GlaxoSmithKline, the maker of the controversial diabetes pill Avandia, published preliminary results of a study that the company claims show the drug does not raise heart risks. However, experts say the results are inconclusive and even seem to suggest more risk from the drug.
More people on Avandia suffered heart problems than those on other diabetes drugs -- a bad sign even if the difference was so small that it could have occurred by chance alone, some doctors said.
"This study, which was designed to show the benefit of rosiglitazone (Avandia), if anything shows the opposite," said Dr. David Nathan, chief of diabetes care at Massachusetts General Hospital.
He wrote an editorial accompanying the study, which was published online by the New England Journal of Medicine. A congressional panel is holding a hearing Wednesday on the drug's risks and the response by the federal Food and Drug Administration, which has been criticized for being too lax about safety concerns.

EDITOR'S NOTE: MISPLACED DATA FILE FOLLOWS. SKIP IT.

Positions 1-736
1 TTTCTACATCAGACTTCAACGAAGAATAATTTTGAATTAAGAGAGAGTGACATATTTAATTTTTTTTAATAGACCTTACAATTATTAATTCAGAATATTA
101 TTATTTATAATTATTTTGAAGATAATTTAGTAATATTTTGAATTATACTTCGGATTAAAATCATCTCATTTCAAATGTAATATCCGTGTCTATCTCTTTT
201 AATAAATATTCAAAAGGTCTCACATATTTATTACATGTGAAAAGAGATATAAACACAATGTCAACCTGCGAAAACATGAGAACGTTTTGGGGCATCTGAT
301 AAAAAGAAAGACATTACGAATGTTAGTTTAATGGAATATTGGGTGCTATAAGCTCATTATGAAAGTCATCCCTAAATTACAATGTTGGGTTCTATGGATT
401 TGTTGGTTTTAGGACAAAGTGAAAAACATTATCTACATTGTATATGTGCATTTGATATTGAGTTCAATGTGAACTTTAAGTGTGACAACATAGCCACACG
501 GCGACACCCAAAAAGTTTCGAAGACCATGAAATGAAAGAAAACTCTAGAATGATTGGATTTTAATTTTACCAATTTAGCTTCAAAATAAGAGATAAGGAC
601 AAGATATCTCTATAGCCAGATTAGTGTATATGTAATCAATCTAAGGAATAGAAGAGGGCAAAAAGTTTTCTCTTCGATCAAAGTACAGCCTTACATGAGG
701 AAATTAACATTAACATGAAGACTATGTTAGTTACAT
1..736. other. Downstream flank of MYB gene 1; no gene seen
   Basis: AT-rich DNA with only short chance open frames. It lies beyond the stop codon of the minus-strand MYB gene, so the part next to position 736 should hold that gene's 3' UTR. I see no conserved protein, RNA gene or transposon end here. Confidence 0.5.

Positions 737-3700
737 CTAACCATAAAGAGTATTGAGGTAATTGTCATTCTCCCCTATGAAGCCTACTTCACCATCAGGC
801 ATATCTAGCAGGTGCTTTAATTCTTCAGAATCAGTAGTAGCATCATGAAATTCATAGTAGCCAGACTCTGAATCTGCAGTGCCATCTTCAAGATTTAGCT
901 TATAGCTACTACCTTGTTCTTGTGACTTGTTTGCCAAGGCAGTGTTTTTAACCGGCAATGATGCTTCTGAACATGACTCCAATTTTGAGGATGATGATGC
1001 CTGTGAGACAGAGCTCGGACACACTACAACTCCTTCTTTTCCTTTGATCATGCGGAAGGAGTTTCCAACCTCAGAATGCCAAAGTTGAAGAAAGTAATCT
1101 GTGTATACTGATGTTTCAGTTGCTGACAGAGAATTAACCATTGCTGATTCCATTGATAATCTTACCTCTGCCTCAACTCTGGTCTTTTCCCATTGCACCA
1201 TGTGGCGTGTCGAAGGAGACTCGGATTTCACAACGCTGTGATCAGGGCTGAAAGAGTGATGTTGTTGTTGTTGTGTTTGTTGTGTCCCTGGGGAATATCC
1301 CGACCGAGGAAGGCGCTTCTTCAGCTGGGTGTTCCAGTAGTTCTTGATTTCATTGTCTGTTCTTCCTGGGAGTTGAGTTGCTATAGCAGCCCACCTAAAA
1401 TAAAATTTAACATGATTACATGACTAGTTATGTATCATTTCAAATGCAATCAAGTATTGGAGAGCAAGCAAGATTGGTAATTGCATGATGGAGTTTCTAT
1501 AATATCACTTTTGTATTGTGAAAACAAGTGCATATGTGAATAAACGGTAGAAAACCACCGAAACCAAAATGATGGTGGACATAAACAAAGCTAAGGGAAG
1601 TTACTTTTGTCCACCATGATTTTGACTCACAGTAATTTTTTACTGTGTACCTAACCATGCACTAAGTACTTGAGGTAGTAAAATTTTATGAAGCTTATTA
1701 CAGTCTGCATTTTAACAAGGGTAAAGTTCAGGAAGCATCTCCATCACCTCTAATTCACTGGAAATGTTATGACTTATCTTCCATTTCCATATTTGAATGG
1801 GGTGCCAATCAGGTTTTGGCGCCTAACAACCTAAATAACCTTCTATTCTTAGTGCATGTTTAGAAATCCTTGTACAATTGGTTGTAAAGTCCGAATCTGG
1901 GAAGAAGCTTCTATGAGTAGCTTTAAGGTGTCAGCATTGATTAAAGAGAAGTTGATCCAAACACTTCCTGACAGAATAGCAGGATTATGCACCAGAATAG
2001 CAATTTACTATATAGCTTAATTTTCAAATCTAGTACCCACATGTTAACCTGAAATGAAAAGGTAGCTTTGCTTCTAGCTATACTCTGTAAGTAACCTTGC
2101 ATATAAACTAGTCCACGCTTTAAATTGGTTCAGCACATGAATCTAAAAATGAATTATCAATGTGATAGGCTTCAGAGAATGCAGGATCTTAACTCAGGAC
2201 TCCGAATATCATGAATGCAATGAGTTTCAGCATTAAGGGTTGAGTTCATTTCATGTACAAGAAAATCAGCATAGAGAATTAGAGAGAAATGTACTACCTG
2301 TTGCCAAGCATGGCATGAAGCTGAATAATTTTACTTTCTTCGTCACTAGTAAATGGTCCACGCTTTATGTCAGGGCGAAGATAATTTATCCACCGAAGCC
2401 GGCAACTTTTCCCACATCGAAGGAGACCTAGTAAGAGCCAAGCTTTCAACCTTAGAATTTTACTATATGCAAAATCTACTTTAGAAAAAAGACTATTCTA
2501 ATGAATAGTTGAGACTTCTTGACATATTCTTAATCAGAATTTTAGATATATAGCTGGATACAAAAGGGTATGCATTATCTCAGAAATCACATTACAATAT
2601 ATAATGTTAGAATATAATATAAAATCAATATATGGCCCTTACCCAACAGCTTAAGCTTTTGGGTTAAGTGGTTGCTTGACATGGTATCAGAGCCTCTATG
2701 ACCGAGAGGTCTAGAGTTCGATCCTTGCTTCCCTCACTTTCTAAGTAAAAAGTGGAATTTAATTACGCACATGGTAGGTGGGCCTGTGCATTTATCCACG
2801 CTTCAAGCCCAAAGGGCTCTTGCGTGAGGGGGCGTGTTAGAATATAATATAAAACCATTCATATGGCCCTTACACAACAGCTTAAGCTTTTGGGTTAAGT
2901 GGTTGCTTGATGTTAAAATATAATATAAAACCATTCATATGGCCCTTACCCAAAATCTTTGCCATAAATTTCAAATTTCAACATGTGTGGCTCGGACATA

The heart risk trend in patients on Avandia "is going in the wrong direction," said Dr. Steven Nissen of the Cleveland Clinic. Two weeks ago, he published in the same medical journal an analysis of 42 studies on Avandia concluding that the drug raised the risk of heart attacks by 43% and possibly heart-related deaths as well.
Avandia's maker, British-based GlaxoSmithKline , has said its own similar analysis found a 31% greater risk. However, Glaxo officials have said that more definitive studies, such as the preliminary findings released today, did not show such risk.
"Overall, we feel these results are very reassuring," said Dr. Murray Stewart, Glaxo's vice president of clinical development, said during a telephone news conference on today.
More than 6 million people worldwide have taken the drug, sold as Avandia and Avandamet, since it came on the market eight years ago to help control blood sugar in people with the most common form of diabetes. About 1 million Americans use it now.
The new study involves 4,500 people at more than 150 medical centers around the world.